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The reason I ask is because he talks about the fine structure constant in one of his undergraduate lectures.

The reference to its mystery is analogous to all the special constants of nature such as the cosmological constant and so on and so forth that are attempted to be explained by either the anthropic principle or invoking multiverses

It seems to work in today's physics and I am curious why Feynman didn't use this argument. Not that I am saying it is an explanation but I am sure he would have had something to say about it.

I am not really sure what tags I should even use for this question.

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    $\begingroup$ I don't know what the many worlds interpretation has to do with mathematical coincidences/deductions of various fundamental constants (I assume you mean Eddington's speculations on this topic), but Feynman was certainly aware of the many worlds interpretation of quantum mechanics, as it was well known in the 1960s -- 1980s. In fact, this book was prominently displayed in my undergraduate university's bookstore throughout when I was a student there, 1977-1981 $\endgroup$ – Dave L Renfro Nov 2 '18 at 18:58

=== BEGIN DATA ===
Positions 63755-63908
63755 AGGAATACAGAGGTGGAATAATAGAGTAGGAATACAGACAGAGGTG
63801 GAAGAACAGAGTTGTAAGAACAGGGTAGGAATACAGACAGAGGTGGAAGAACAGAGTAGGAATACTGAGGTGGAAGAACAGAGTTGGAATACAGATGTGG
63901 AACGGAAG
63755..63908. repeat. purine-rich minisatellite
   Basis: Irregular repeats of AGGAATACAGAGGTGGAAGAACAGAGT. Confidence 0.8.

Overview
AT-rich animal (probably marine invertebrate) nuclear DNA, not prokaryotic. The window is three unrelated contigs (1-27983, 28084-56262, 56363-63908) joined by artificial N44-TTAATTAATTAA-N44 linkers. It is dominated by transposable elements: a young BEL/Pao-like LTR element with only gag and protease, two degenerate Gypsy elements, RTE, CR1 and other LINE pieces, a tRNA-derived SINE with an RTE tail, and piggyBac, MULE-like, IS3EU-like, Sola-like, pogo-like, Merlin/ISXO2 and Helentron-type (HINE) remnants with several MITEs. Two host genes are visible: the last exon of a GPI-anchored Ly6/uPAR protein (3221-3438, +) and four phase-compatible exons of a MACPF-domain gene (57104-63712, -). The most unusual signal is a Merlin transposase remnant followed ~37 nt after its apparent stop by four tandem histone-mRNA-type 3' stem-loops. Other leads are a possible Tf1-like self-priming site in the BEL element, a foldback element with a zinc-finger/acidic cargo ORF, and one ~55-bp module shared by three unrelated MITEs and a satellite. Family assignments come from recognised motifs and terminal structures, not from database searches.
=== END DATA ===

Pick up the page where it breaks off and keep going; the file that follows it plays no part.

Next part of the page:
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    $\begingroup$ On re-reading your question, it seems that you're actually not talking about the stuff Eddington is well known for (in his later years), but rather issues related to how finely tuned the structure of the universe is, and our existence is, relative to things like the fine structure constant. Certainly Feynman would have known about this, as it too was widely discussed and written about during the last few decades of Feynman's life. Paul Davis wrote about this in many of his late 1970s and 1980s books, for example. $\endgroup$ – Dave L Renfro Nov 2 '18 at 19:03
  • $\begingroup$ These links are certainly interesting ......I was thinking along the line of the "many landscapes" of string theory and multiple universes but my intent was to get a sense of what he felt about speculations of "multiple" universes in general . $\endgroup$ – Sedumjoy Nov 4 '18 at 0:07

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